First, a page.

Celebrating the 68000

Stand back in awe and guard your vital organs as James Matson hurls a few powerhouse words of vintage gaming at you.  Ready? Nintendo, Sega, Atari, Commodore, Motorola.

Wait, what? Motorola? Didn’t they make mobile phones?

That last one might have raised the eyebrows of the unwashed masses, but Motorola (now split into Motorola Mobility & Motorola Solutions) lived under the plastic and buttons of several well known consoles and its 68000 CPU were intrinsically linked with the rise of gaming in the home.  The 68000 was a CISC (Complex Instruction Set) processor with sixteen 32-bit registers and a 16-bit data bus and a rampaging clock speed of 8MHz.  The whole 32-bit/16-bit combination made the 68000 a difficult chip to categorize into a bit ‘class’ as such, while it could address 32-bits, it could only do so through a 16-bit bus, generally speaking though, it appears history is content to label the 68000 a 32-bit CPU.


But the quirks of its architecture or the quaint transistor count (68,000 versus the 820 million of your average Intel Q9650) are not the reason to celebrate its existence, instead it’s the fact that this little chip was under the hood of so many well loved gaming machines. A bulk of the first Amiga computer models had a 7.14MHz 68000 powering them, including the 1000, 500, 600, 2000 and CDTV.  The Megadrive/Genesis – Sega’s most successful console – was powered by the vintage grunt of the 68000, not to mention a host of arcade boards/systems like the Neo Geo, System 16 and Capcom’s CPS/CPS-2 (which means some of the most popular arcade games in history were delivered via the 68000’s single digit megahertz).  While not utilised at the main CPU in the Sega Saturn, the 68000 nonetheless had a role as the Saturn’s sound controller.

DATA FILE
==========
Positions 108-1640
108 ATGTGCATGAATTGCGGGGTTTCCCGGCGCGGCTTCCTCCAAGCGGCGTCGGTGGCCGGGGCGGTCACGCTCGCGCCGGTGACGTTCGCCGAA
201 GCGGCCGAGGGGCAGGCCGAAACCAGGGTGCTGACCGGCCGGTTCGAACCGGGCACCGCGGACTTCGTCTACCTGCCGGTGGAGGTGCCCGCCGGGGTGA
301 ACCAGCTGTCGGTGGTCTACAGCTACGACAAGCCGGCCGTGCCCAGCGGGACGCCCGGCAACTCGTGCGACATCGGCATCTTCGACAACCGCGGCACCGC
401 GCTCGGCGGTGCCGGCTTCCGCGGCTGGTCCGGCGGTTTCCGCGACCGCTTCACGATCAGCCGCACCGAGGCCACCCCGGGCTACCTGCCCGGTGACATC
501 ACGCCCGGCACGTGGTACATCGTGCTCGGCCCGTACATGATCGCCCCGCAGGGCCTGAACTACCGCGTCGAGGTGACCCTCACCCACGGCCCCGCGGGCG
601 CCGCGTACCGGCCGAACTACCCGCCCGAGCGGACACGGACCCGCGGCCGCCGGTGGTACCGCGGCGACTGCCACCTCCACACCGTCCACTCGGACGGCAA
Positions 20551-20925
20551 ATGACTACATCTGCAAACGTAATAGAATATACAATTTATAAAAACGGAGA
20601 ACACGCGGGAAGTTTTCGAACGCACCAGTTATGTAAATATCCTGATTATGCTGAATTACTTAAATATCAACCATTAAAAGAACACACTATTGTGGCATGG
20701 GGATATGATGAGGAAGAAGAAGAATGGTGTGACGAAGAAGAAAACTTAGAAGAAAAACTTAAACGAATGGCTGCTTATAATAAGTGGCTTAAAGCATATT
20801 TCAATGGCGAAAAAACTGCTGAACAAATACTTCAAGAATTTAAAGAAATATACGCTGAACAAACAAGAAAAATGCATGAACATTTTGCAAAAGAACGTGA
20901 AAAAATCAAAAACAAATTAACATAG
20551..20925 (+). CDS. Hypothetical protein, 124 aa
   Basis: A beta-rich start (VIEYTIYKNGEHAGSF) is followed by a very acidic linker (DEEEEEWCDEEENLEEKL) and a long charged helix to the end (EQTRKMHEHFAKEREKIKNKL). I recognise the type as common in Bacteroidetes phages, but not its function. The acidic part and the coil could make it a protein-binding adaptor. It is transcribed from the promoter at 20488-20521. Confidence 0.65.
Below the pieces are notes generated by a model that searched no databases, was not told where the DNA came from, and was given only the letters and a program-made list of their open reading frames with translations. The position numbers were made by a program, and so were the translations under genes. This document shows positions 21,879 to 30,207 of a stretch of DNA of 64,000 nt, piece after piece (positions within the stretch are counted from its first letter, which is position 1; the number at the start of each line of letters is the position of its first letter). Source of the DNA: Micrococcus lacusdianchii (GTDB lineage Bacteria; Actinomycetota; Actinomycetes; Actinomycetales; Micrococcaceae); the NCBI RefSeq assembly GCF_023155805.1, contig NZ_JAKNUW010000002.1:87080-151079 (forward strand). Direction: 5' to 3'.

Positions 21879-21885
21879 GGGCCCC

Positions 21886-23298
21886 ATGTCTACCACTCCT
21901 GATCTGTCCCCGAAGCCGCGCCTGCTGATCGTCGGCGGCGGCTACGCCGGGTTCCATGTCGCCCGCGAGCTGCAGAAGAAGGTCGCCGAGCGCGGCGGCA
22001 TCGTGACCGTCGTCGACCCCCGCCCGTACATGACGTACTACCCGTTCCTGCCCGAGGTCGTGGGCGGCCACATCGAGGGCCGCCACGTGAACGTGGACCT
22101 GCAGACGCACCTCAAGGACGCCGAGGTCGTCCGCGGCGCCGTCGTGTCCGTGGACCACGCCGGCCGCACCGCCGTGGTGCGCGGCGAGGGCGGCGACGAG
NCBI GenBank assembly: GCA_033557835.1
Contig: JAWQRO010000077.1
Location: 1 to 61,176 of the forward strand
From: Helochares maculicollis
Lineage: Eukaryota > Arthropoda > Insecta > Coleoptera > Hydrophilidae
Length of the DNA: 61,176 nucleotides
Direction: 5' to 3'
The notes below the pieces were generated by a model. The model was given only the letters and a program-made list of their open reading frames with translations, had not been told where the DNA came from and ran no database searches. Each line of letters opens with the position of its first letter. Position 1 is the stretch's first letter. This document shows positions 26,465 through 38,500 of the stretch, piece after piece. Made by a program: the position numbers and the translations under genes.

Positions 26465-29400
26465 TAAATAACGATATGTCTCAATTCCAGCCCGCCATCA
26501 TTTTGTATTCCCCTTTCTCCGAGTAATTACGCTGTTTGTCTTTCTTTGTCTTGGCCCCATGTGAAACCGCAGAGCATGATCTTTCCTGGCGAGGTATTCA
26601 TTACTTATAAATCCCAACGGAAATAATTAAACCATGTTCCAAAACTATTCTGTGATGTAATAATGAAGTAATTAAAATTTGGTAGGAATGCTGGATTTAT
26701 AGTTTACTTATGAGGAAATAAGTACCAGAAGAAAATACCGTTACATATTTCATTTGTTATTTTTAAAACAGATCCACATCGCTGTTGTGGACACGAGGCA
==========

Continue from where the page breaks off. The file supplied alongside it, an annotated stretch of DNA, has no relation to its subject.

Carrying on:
Even the Atari Jaguar – already fully staffed with two 32-bit RISC processors – featured a Motorola 68000 chip, which Atari claimed was to give developers familiarity early on when developing for the platform.  The idea worked, a little too well according to bits and pieces floating around the ‘net – with developers actually preferring to write code for the known 68000 than the RISC architecture.  Sounds fine in theory, but who knows how much the 68000 leaning might have crippled the Jaguar’s potential?  It certainly didn’t help the architecture, as all three chips shared the same unified data bus and when the 68000 was accessing it, the other – more sophisticated processors – couldn’t.


Feeling the 68000 love right now? If you are, you can grab the programmer’s manual from here and get fully down to the nuts and bolts of the architecture. You nerd.